Senator John Kerry has suggested that companies that "take their jobs" overseas are traitors and complains that not enough jobs are being created under President Bush’s tenure. Unfortunately, a candidate for President would not be making such statements unless a lot of people thought the same way, which shows how poorly understood our economic system is.
First and foremost, the purpose of a business is not to provide jobs, but rather to produce goods and services. If the purpose of a company were to create jobs, then I would form the Wolfram Canal Digging Company, hire thousands of people, give them spoons, and dig a canal across the state of Michigan.
To view the purpose of a company from another perspective, suppose I invented a magic auto-manufacturing machine. It can create automobiles without any costly inputs, and in particular no labor. I simply set the dial for 100 automobiles and in the next hour out they come. Of course, such a machine would not create jobs. In fact it would eliminate many jobs in the automobile industry. Should I destroy my machine because of this? Would the world be better off if we had more of such machines or less?
(To appreciate the dramatic possibilities of this scenario, see "The Man in the White Suit," starring Alec Guinness.)
The current economic recovery – nonfarm employment increased by more than 300,000 jobs in March – has been a bit like the magic auto-manufacturing machine. Worker productivity – that is, output per hour worked – in the manufacturing sector has risen to new heights. This has, in many ways, been due to new technology and new methods of keeping track of inventory, methods of production, etc.
So we have seen GDP growth at the highest levels in twenty years, which means the country as a whole is richer. This growth in productivity means that workers that were producing some manufactured goods, such as automobiles, can be released to produce something else, something new. Labor has been saved because firms have had the incentive to invest in machinery and technology that makes it possible to produce goods with less labor.
Now not everyone gains from this process, and not always right away. The labor that has been "saved" or "freed up" to produce new things might be your 53-year-old father who has worked at GM for 30 years. This is how capitalism works. Its dynamism means that it is also disruptive to families and individuals who must adjust to changing market conditions.
If we sacrificed this dynamism in an attempt to preserve jobs starting in 1950, we would still be listening to our music on turntables, and using typewriters and carbon paper. If we started to "preserve jobs" before the Industrial Revolution, most of us would still be on farms in families with high mortality rates. Note also that if businesses fail to innovate and find less expensive ways to produce, their owners will find they no longer have income to feed their children.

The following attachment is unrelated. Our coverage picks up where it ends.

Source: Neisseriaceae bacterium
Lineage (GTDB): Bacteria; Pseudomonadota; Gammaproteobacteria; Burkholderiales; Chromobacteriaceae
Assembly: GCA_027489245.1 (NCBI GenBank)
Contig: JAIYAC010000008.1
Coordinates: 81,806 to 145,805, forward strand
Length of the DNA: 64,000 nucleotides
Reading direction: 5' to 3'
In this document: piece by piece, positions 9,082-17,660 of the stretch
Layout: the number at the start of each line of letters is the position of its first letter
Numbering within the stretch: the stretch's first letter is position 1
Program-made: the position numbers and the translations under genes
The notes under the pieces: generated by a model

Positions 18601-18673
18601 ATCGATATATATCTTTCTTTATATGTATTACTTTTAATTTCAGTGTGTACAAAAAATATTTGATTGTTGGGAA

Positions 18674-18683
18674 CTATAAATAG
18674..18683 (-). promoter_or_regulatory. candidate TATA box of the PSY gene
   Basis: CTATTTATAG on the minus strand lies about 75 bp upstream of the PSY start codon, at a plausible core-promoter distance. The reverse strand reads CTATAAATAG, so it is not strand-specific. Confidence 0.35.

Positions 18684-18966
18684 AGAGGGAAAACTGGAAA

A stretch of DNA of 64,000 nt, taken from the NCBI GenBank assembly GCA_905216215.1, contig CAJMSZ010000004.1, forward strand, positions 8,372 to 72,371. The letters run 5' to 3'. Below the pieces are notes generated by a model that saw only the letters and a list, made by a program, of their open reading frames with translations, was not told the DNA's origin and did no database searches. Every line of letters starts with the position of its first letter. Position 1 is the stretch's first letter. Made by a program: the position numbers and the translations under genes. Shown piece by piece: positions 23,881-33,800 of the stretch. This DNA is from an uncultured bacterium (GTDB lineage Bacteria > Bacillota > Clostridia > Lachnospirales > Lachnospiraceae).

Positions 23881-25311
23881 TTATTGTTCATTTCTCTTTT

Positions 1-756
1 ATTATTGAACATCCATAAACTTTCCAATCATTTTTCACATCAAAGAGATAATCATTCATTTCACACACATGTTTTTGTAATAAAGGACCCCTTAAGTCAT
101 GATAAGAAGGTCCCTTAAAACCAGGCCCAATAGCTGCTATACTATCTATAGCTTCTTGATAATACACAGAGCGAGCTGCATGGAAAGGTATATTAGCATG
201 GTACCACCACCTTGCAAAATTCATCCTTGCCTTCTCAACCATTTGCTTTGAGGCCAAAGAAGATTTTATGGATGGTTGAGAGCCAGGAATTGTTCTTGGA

Another way we have found to make goods less expensively is to take advantage of a vast new pool of workers who for decades have been limited by the fact that they were working in a very inefficient economic system — centrally planned economies, such as those in Eastern Europe.
These workers are now able to work in economies that are moving into market capitalism. Companies can now place factories in places like India and make use of the skilled and unskilled labor there to produce less expensive goods for Americans. Since the Indians will now be more productive with the use of capital that was not there before, Indians will become wealthier and earn higher wages over the long run. This is exactly what happened in Japan over the last 50 years.
Again, there will be workers who will have to find something else to do. But the reality is that they will find something else to do, since there will be enormous opportunities to produce goods for the Indians who will now be wealthy enough to buy our goods.
For many families this will mean short-term losses. But for the vast majority of Americans it will mean increased wealth. In fact, foreign companies have found it so beneficial to locate in the U.S. that the number of people employed by foreign companies in the U.S. far exceeds the number of people employed by U.S. firms overseas. Examples include the Novartis Company moving its research and development operation from Switzerland to Massachusetts and Samsung building a $500 million plant in Texas. Insourcing to the U.S. created 6.4 million jobs in 2001, with 34% of these jobs in the manufacturing sector.
The economic recovery that is being accomplished through tax cuts, particularly lower capital gains taxes, and free trade is in a transition stage. More goods are being produced with the need for less labor. But we are already seeing the increased opportunities to produce new things being realized. We can expect job growth to continue throughout the year as workers make the transition into new employment opportunities.
Gary Wolfram, Ph.D., is the George Munson Professor of Political Economy at Hillsdale College and an adjunct scholar for the Mackinac Center for Public Policy, a nonprofit research and educational institute.